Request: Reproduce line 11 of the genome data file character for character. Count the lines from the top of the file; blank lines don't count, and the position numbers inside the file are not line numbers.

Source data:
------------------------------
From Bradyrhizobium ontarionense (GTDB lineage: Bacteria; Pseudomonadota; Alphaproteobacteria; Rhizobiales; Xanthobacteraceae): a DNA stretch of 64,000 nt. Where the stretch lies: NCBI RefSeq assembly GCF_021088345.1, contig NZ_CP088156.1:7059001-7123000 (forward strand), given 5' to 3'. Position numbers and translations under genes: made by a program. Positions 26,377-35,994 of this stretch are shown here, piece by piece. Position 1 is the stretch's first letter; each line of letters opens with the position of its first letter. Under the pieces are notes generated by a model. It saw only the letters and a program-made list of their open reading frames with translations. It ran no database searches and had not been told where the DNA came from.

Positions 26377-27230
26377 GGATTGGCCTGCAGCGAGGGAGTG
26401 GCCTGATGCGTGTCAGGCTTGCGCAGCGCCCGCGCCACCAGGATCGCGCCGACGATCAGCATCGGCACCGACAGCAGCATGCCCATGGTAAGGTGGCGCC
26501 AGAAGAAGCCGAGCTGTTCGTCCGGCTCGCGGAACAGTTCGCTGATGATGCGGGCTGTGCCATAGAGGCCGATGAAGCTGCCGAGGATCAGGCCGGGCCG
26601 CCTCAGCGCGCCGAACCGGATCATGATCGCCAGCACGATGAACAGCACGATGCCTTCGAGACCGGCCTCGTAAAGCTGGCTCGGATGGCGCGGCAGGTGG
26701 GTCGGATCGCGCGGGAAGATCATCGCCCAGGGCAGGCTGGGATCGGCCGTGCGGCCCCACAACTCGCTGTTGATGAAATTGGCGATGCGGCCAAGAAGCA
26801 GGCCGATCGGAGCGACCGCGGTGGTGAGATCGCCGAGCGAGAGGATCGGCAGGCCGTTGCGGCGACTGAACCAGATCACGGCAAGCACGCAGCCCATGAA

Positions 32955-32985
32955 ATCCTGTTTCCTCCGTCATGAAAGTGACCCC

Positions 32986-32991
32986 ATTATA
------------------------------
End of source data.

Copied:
Positions 32986-32991